Environmental News Roundup - April 22

Nottinghamshire County Council approves plans for plastic recycling facility; Global shipping firm to no longer transport plastic waste; Boots bans all plastic-based wet wipes; Prince Charles opens university sustainability hub.

December Environmental News Roundup

In this month’s roundup, we pull together our pick of the latest environmental news and innovations from the last month.

Notts approves plans for plastic recycling facility

Lets Recycle. (20/04/2022)

A collection of plastic bottles ready for recycling

Nottingham County Council has approved a proposal to create a plastic recycling facility.

Unanimously agreeing to the plans, the council approved the plans on the 19th of April.

Proposed by Pro Environmental, the company intends to convert an HGV dismantling depot into a facility capable of collecting 100,000 tonnes of waste each year.

Of this waste, the £20 million facility aims to accept up to 80,000 tonnes of plastic per year and will provide an initial 50 jobs and a potential further 25 roles.

Read the full article here.

Global shipping firm will no longer transport any plastic waste aboard its ships

Circular Online. (20/04/2022)

A cargo ship beside a loading dock

A global shipping and logistics company, CMA CGM Group, will no longer transport plastic waste cargo aboard its ships.

Announced during the One Ocean Summit, the Chairman and CEO of CMA CGM Group announced the move was to enforce the company’s commitment to the earth.

The company’s decision to ban the transporting of plastic comes as around 10 million tonnes of plastic waste end up in the sea each year.

Unless businesses and organisations take action, the company estimates that waste to triple over the next 20 years to reach 29 million tonnes.

The plastics ban will take place from 15th of April 2022.

Read the full article here.

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Boots bans all plastic-based wet wipes from its stores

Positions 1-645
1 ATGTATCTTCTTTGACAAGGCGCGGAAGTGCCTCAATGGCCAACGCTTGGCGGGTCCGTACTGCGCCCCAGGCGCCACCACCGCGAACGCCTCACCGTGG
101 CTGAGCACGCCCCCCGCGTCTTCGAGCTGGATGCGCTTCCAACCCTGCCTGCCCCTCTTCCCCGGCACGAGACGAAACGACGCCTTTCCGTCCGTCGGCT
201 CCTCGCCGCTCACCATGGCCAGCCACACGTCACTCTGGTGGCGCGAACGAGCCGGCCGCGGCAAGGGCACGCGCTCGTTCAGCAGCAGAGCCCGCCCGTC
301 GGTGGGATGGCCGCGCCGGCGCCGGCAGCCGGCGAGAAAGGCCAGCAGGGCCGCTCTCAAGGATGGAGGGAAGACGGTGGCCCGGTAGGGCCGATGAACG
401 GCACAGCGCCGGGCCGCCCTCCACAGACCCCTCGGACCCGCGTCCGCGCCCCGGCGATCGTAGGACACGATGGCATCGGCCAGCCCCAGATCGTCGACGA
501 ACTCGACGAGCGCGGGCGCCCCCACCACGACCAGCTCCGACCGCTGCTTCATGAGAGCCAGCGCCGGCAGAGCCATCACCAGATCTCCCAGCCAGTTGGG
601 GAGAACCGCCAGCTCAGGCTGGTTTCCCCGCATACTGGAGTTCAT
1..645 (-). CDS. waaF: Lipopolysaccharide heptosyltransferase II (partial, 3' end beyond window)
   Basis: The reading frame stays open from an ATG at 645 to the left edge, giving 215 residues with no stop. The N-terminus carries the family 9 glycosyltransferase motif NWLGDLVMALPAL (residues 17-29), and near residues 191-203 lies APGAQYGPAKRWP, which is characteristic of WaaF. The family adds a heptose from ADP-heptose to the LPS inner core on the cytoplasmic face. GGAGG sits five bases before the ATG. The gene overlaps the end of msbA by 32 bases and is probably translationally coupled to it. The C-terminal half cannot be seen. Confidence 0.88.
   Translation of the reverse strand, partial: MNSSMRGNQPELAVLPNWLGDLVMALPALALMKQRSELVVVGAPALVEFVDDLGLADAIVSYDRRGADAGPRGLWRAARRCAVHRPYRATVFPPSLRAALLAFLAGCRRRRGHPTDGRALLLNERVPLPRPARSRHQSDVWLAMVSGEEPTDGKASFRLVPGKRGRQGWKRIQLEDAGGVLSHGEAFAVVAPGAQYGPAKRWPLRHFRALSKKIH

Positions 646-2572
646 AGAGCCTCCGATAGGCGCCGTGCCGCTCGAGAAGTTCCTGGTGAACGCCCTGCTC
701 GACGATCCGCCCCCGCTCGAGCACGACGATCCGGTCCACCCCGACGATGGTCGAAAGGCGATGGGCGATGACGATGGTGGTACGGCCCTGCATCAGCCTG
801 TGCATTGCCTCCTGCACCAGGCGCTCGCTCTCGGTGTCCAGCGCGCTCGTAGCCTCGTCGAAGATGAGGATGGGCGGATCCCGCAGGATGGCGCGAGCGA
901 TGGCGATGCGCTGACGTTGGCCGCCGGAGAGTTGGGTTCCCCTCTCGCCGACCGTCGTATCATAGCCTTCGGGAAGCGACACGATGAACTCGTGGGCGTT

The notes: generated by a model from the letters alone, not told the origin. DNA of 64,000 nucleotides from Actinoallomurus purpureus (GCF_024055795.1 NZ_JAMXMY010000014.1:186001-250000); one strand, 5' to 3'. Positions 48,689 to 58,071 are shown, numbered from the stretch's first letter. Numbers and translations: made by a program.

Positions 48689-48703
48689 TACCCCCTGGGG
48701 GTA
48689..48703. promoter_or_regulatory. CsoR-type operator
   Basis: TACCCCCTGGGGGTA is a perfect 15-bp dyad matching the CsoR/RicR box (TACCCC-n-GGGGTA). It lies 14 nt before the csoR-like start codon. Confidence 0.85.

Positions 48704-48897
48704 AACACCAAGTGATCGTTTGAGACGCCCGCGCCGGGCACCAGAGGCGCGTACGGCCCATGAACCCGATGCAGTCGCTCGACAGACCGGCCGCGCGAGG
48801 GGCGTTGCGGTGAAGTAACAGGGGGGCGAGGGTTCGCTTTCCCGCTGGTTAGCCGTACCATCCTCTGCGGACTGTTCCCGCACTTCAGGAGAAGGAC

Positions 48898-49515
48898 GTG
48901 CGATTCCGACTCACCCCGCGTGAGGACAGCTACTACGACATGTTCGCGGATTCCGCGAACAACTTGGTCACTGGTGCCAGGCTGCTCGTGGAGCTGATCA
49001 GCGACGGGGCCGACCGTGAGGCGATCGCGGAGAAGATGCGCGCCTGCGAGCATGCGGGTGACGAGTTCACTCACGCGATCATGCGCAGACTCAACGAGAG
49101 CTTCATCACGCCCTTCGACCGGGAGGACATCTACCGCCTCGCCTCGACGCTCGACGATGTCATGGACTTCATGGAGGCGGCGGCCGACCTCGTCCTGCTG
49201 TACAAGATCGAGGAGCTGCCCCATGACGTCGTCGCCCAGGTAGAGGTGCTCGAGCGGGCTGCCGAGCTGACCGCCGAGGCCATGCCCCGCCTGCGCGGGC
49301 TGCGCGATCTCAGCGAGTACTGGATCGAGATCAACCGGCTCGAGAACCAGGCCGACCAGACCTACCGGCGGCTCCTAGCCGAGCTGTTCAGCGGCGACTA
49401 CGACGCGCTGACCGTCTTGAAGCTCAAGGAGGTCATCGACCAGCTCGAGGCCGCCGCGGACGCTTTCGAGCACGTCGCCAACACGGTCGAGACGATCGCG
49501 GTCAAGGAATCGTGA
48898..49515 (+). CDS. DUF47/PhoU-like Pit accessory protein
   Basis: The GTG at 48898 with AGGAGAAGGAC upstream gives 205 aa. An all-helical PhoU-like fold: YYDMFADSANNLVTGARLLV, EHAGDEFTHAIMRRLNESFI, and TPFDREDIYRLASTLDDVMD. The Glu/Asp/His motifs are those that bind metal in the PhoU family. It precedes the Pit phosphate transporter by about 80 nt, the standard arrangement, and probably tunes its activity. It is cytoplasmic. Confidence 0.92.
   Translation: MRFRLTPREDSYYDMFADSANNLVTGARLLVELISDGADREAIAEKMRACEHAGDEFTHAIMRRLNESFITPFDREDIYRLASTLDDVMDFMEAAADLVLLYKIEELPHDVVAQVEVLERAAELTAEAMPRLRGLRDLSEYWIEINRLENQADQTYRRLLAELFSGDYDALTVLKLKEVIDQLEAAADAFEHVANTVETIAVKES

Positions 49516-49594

Circular Online. (20/04/2022)

An open pack of wet wipes

Boots chemists ban sales of all wet wipes known to contain plastic fibres from its stores.

Replacing the wet wipes with plant-based biodegradable options, the chemist is one of several retail chains committed to ending sales of plastic wipes by the end of 2022.

As one of the UK’s biggest sellers of wet wipes, boots are committing to preventing damaging plastics from entering our environment.

The retail chemist has also announced its expansion of reusable and refillable alternatives, including cleansing pads, makeup remover pads and reusable wipes.

Read the full article here.

Prince Charles opens university sustainability hub

BBC News. (31/03/2022)

A photo of King College, University of Cambridge

The Prince of Wales has visited the University of Cambridge to open the “ultra-low carbon sustainability hub”.

Housed in a retrofitted 1930s telephone exchange building, the Entopia Building is the new home of the university’s sustainability hub.

As a university patron for more than 30 years, Prince Charles unveiled the plaque at the building.

Funding for the sustainability hub came from a £6 million donation by Envision Group, a £3 million grant from the European Regional Development Fund and the university’s own investment.

Read the full article here.

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Friday, April 29, 2022

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